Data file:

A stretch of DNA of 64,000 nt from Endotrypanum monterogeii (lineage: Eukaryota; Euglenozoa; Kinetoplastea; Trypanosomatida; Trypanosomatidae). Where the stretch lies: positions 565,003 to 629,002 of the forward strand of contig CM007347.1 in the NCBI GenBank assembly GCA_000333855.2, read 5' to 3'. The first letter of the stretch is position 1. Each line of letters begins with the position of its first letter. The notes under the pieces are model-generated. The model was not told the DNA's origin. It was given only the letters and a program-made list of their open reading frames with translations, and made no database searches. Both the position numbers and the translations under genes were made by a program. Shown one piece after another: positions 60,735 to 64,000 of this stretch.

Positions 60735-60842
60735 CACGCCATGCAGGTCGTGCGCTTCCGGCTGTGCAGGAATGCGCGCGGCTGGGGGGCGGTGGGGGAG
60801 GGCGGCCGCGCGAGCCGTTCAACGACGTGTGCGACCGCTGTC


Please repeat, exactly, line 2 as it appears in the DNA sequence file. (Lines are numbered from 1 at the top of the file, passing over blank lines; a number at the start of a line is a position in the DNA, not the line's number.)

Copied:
Positions 60735-60842